Dr. Hurd says, "These results highlight that CREM is a mediating factor between impulsivity and substance abuse vulnerability. It brings attention to CREM in the nucleus accumbens as a regulator of impulsive action and structural plasticity."

The study was supported by NIH grants DA015446, DA030359, DA006470, DA038954, DA031559, and DA007135.

Text Description of Figure 1

The bar chart shows the hyperactivity scores of people with and without ADHD with different CREM gene variants. Red bars represent people with ADHD and blue bars represent people without ADHD. The horizontal x-axis shows the two sets of gene variants that were compared, with the two bars on the left representing people carrying only the G variant (i.e., a G/G genotype) and the two bars on the right representing people carrying at least one copy of the A variant (i.e., G/A and A/A genotypes). The vertical y-axis shows the hyperactivity score on a scale from 0 to 15. For people without ADHD, the hyperactivity score was approximately 1.5 for both those with the G/G genotype and those with the G/A or A/A genotype. For people with ADHD, the hyperactivity score was approximately 6 for those with the G/G genotype and approximately 12 for those with the G/A or A/A genotype.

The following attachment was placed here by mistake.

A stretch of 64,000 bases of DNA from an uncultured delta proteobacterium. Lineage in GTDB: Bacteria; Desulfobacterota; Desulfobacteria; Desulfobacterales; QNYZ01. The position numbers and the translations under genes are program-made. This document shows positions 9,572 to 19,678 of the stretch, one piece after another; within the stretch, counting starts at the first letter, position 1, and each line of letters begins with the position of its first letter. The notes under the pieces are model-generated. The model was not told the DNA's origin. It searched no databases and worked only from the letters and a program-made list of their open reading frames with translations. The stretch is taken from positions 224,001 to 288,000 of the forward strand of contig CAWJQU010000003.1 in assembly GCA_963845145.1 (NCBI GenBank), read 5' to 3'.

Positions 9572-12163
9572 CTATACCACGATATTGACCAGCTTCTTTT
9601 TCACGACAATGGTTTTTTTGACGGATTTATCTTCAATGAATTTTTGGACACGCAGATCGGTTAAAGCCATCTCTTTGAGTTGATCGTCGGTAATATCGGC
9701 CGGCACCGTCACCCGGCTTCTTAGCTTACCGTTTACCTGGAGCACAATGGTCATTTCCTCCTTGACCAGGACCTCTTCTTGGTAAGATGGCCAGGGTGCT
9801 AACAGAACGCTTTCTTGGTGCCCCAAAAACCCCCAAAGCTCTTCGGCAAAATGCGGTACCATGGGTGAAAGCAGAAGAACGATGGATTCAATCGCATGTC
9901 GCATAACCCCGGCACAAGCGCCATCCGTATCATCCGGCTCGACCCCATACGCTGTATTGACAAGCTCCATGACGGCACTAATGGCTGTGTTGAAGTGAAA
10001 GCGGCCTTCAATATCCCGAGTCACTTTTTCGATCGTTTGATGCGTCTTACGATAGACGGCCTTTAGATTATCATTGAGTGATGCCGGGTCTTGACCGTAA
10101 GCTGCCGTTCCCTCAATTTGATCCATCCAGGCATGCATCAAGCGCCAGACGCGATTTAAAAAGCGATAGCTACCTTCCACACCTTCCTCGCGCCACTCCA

Text Description of Figure 2

The bar chart shows the past 3-year drug use for people with persistent or remitted ADHD and people without ADHD with different CREM gene variants. Blue bars represent people without ADHD; green bars represent people with persistent ADHD (i.e., symptoms lasting beyond age 18), and purple bars represent people with remitted ADHD. The horizontal x-axis shows the two sets of gene variants that were compared, with the three bars on the left representing people carrying only the G variant (i.e., a G/G genotype) and the three bars on the right representing people carrying at least one copy of the A variant (i.e., G/A and A/A genotypes). The vertical y-axis shows past 3-year drug use on a scale from 0 to 150. For people without ADHD, past 3-year drug use was approximately 60 for those with the G/G genotype and approximately 30 for those with the G/A or A/A genotype. For people with persistent ADHD, past 3-year drug use was approximately 40 for those with the G/G genotype and approximately 90 for those with the G/A or A/A genotype. For people with remitted ADHD, past 3-year drug use was approximately 60 for those with the G/G genotype and approximately 50 for those with the G/A or A/A genotype.